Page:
Spirit Lake Oregon – An Outdoor Enthusiast’s Paradise

Are you looking for a breathtaking destination for your next outdoor adventure? Spirit Lake, Oregon is the perfect place for hiking, camping, fishing, and more.

Located in the heart of the Cascade Range, Spirit Lake offers visitors stunning views of the surrounding mountains and crystal-clear waters. Whether you’re an experienced hiker or a beginner, you’ll find trails of varying difficulty levels to explore.

The lake itself is a popular spot for fishing, with an abundance of trout waiting to be caught. If you’re a fan of water sports, you can also enjoy kayaking, paddle boarding, or even swimming in the lake’s refreshing waters. As long as you don’t mind the short hike to carry them in.

For those looking for a more immersive experience, there are several campsites in the area where you can pitch a tent and spend the night under the stars. Just be sure to pack warm clothes, as the temperature can drop significantly at night.

Spirit Lake is also home to a diverse array of wildlife, including elk, deer, and various bird species. Keep your eyes peeled for these majestic creatures as you explore the area.

Spirit Lake, Oregon is a paradise for outdoor enthusiasts looking to escape the hustle and bustle of everyday life. From hiking and camping to fishing and water sports, there’s something for everyone to enjoy. Plan your trip today and experience the natural beauty of this stunning destination.

  • Directions: Proceed east from the Oakridge Ranger Station on Hwy. 58 to Oakridge. From downtown Oakridge proceed east on Salmon Creek Road (24) for about 13 miles to the junction of Road 2422. From here proceed left on 2422 for 9 miles to trailhead on right. Across from the Waldo Meadows Trailhead.
  • Difficulty: Easy
  • Recommended Season: June – October
  • Elevation change: 169 feet

Hiking books for the area:

Day hike or overnight gear on the cheap side: not the lightest but great for getting into hiking


Nice easy walk to the lake.
Nice easy walk to the lake.

The view of the lake as you come to the end of the trail

The view of the lake as you come to the end of the trail.


Interesting tree growing in the meadow.  looks like it had fallen down and then grown up from the fallen trunk
Interesting tree growing in the meadow. It looks like it had fallen down and then grown up from the fallen trunk.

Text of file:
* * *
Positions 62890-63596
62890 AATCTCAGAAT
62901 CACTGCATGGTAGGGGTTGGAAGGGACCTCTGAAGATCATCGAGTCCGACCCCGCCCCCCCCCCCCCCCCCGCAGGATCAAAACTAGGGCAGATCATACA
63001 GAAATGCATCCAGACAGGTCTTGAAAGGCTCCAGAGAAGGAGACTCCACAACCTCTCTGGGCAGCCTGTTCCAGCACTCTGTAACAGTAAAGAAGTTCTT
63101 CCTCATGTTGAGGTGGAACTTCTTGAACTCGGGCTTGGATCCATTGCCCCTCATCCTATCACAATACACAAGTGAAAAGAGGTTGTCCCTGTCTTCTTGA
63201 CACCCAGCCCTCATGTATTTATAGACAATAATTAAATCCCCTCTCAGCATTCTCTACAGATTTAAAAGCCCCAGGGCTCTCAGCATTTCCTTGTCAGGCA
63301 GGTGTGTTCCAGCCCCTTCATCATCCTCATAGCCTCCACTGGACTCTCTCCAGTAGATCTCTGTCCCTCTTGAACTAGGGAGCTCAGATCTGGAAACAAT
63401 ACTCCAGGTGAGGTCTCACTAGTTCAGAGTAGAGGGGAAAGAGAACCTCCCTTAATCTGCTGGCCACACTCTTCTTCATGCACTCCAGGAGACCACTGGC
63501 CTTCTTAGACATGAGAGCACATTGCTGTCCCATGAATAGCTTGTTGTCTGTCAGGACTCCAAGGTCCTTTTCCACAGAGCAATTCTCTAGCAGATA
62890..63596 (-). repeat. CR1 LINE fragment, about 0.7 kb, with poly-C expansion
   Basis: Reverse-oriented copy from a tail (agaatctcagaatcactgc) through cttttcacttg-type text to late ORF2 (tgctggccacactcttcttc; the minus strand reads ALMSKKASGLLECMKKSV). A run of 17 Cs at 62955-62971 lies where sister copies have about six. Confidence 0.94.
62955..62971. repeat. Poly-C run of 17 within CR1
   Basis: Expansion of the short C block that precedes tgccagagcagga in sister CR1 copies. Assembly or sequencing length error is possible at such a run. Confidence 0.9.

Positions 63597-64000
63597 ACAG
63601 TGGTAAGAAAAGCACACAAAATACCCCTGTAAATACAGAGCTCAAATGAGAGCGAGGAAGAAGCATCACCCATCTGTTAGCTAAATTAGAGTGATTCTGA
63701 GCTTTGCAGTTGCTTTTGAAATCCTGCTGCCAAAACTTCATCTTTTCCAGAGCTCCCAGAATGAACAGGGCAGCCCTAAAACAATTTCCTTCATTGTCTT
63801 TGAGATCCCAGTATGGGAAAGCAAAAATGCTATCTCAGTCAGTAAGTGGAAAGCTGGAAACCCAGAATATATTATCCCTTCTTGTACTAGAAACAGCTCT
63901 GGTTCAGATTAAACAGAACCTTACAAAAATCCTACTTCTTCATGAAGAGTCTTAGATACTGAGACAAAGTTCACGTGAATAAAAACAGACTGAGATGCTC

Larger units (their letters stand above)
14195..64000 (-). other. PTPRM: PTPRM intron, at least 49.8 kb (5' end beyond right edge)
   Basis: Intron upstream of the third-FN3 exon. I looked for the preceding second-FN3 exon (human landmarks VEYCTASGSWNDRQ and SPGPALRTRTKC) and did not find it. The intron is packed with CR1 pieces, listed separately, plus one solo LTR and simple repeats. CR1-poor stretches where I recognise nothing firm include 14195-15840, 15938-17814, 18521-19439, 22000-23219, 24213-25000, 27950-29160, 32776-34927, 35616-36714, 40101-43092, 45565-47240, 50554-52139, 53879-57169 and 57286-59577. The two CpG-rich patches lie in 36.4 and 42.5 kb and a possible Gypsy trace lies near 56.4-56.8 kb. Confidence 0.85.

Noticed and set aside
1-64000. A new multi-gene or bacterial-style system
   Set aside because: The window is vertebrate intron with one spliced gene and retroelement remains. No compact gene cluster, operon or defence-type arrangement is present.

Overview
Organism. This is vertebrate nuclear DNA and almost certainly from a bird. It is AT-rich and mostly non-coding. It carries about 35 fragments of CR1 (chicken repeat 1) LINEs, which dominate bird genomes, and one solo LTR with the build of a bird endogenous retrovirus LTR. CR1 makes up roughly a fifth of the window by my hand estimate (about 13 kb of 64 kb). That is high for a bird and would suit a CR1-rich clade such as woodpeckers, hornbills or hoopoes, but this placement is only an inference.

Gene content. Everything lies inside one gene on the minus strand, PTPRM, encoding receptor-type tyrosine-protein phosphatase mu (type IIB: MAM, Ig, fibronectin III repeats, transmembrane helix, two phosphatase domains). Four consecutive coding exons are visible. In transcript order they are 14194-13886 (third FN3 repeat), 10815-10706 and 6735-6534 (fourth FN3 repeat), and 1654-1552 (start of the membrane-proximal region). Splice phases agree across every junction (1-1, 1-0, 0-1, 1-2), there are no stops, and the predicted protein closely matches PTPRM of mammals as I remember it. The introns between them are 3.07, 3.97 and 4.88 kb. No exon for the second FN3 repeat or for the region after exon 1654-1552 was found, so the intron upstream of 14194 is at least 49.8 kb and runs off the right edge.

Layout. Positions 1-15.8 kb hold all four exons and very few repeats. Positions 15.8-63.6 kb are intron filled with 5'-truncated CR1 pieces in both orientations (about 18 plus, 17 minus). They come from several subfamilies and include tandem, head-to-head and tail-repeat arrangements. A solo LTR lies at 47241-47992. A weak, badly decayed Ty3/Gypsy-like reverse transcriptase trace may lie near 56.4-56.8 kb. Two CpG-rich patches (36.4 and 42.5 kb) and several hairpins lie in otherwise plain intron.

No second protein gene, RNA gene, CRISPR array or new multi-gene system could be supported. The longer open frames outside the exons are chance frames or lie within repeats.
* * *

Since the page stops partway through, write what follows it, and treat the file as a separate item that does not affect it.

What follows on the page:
Lots of fallen trees in the water

Lots of fallen trees in the water.


Katy all ready to return back to the car for lunch
Katy all ready to return back to the car for lunch.

Several great books for the local areas

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Dean Creek Elk Viewing Area

Part of a herd of bull elk at the viewing area
Part of a herd of bull elk at the viewing area

If you want to go on a drive to see wildlife this is a great place to find Elk.  They are normally fairly close to the viewing area so you can take pictures and show children these giant herbavores.

From the BLM website:

The Dean Creek Elk Viewing Area is the year-round residence for a herd of about 100 Roosevelt elk. A mild winter climate and abundant food allow the Roosevelt elk to remain at the Dean Creek Elk Viewing Area all year. Dean Creek is a Day Use Only site. The O.H. Hinsdale Rhododendron Garden is located across Highway 38 from the elk viewing area. The garden will be open for public tours on Saturday, May 11, 2013 between 10 a.m. and 2 p.m.

There are educational exibits at the ends of the viewing area to explain about Roosevelt elk and their life cycles.  And it has the needed bathroom for most of those people that need it after a long drive.

More of the elk resting from a hard day of eating grass
More of the elk resting from a hard day of eating grass


  • From Reedsport and Highway 101: Travel about three miles east on Hwy. 38 to the Dean Creek Elk Viewing Area signs.
  • From Interstate 5: Take Hwy. 38 west to Reedsport and the viewing area.

Whittaker creek


One of the great places in Oregon that you can view spawning salmon and steelhead is in this little tributary of the Siuslaw river.  The creek is closed to fishing year around to help preserve the native populations of the four anadromous species of fish that spawn in the creek. That means that spawn in fresh water and live most of their lives in the ocean to those of you who are not fish people. The four fish species that use the creek are King Salmon (Chinook), Silver salmon (Coho), Steelhead, and sea-run Cutthroat trout (also called bluebacks).


The Chinook enter the river as soon as the fall rains raise water levels up to the point where these large fish can start their travel up from the Siuslaw estuary.  The Coho will be right behind them on the trip up the river.  Steelhead will start hitting the creek around Christmas time and continue until late March. If you are going now you will see a few of the remaining salmon and the start of the steelhead run.  We saw 6 steelhead in 3 different holes this weekend when we stopped by.  I love seeing the expression on my daughters face when she see a 2-3 foot fish swimming in the creek.


For the last several years the dept of fish and wildlife have been working on improvements to the spawning conditions for the fish.  While driving along you can see where rocks and logs have been added to the stream to make larger area’s full of gravel for the fish to spawn in.